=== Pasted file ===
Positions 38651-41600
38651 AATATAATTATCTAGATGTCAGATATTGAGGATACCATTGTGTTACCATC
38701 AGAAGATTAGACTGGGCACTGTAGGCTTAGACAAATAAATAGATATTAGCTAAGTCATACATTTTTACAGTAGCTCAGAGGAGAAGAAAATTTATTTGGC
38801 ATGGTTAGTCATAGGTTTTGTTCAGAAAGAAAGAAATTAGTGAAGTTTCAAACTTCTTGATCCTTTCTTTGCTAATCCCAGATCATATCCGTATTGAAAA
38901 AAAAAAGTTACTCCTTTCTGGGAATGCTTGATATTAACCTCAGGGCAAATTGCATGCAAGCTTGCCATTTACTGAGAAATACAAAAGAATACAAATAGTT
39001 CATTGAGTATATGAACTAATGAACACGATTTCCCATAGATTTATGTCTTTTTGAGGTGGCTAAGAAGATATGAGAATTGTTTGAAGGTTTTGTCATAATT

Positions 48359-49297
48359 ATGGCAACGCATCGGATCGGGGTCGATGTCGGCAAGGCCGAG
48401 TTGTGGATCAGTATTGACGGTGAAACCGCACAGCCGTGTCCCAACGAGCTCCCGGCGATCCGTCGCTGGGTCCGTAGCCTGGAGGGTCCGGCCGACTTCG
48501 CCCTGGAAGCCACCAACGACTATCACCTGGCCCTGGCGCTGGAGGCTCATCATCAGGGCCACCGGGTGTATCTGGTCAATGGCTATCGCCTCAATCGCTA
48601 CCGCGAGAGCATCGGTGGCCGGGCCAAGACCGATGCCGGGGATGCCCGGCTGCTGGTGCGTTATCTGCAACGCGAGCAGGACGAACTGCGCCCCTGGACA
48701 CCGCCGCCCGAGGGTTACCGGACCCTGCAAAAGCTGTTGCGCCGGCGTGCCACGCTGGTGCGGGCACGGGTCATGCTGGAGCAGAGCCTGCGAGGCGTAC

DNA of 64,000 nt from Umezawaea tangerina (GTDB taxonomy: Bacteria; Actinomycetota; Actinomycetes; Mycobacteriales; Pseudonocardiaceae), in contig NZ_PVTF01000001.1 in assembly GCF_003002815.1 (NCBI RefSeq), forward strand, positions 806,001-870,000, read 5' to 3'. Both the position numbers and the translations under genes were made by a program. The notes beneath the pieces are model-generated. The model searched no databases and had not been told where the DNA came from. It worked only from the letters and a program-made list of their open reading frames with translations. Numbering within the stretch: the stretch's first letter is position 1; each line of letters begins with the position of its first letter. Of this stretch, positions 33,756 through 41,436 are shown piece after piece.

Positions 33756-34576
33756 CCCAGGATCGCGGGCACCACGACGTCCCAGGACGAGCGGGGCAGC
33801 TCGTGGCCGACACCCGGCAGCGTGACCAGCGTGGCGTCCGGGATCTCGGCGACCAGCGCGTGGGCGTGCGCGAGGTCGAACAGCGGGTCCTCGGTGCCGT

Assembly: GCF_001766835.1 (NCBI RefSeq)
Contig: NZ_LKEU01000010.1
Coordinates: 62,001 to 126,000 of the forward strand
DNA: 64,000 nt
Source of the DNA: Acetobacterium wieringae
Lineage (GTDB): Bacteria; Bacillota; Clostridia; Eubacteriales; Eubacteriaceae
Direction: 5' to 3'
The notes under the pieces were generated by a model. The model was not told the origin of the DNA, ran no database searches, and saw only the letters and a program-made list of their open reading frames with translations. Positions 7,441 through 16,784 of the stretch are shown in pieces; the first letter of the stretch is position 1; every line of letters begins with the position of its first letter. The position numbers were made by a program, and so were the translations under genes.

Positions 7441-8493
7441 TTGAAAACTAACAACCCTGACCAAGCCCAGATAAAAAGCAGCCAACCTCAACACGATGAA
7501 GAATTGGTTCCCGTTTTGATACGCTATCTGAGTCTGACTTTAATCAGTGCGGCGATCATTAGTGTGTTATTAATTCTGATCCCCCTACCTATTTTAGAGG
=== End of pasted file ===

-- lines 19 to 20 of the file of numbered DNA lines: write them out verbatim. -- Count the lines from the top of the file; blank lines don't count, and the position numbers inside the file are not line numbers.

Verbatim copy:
Coordinates: 62,001 to 126,000 of the forward strand
DNA: 64,000 nt